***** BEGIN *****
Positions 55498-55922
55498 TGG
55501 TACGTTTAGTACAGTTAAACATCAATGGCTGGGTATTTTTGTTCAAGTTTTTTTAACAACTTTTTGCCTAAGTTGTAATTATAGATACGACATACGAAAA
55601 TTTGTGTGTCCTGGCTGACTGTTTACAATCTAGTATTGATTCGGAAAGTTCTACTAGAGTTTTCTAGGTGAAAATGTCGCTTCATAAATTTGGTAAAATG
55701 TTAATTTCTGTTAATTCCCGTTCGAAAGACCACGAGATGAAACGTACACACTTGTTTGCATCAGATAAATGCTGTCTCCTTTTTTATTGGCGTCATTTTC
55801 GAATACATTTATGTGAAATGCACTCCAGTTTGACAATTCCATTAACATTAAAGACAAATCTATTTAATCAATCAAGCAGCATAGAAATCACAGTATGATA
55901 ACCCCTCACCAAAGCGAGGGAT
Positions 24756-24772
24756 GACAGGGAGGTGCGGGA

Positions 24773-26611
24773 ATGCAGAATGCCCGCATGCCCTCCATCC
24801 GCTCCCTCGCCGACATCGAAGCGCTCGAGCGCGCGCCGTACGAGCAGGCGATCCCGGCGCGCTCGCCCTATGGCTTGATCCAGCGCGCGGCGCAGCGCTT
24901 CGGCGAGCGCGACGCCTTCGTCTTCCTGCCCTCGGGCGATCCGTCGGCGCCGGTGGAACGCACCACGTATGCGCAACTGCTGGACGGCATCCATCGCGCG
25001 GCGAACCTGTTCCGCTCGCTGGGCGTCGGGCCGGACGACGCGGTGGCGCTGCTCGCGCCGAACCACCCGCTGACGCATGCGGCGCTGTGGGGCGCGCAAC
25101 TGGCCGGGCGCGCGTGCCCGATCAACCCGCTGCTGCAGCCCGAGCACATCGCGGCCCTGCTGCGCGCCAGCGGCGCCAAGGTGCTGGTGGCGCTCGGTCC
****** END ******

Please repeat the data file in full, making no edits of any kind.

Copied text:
Positions 55498-55922
55498 TGG
55501 TACGTTTAGTACAGTTAAACATCAATGGCTGGGTATTTTTGTTCAAGTTTTTTTAACAACTTTTTGCCTAAGTTGTAATTATAGATACGACATACGAAAA
55601 TTTGTGTGTCCTGGCTGACTGTTTACAATCTAGTATTGATTCGGAAAGTTCTACTAGAGTTTTCTAGGTGAAAATGTCGCTTCATAAATTTGGTAAAATG
55701 TTAATTTCTGTTAATTCCCGTTCGAAAGACCACGAGATGAAACGTACACACTTGTTTGCATCAGATAAATGCTGTCTCCTTTTTTATTGGCGTCATTTTC
55801 GAATACATTTATGTGAAATGCACTCCAGTTTGACAATTCCATTAACATTAAAGACAAATCTATTTAATCAATCAAGCAGCATAGAAATCACAGTATGATA
55901 ACCCCTCACCAAAGCGAGGGAT
Positions 24756-24772
24756 GACAGGGAGGTGCGGGA

Positions 24773-26611
24773 ATGCAGAATGCCCGCATGCCCTCCATCC
24801 GCTCCCTCGCCGACATCGAAGCGCTCGAGCGCGCGCCGTACGAGCAGGCGATCCCGGCGCGCTCGCCCTATGGCTTGATCCAGCGCGCGGCGCAGCGCTT
24901 CGGCGAGCGCGACGCCTTCGTCTTCCTGCCCTCGGGCGATCCGTCGGCGCCGGTGGAACGCACCACGTATGCGCAACTGCTGGACGGCATCCATCGCGCG
25001 GCGAACCTGTTCCGCTCGCTGGGCGTCGGGCCGGACGACGCGGTGGCGCTGCTCGCGCCGAACCACCCGCTGACGCATGCGGCGCTGTGGGGCGCGCAAC
25101 TGGCCGGGCGCGCGTGCCCGATCAACCCGCTGCTGCAGCCCGAGCACATCGCGGCCCTGCTGCGCGCCAGCGGCGCCAAGGTGCTGGTGGCGCTCGGTCC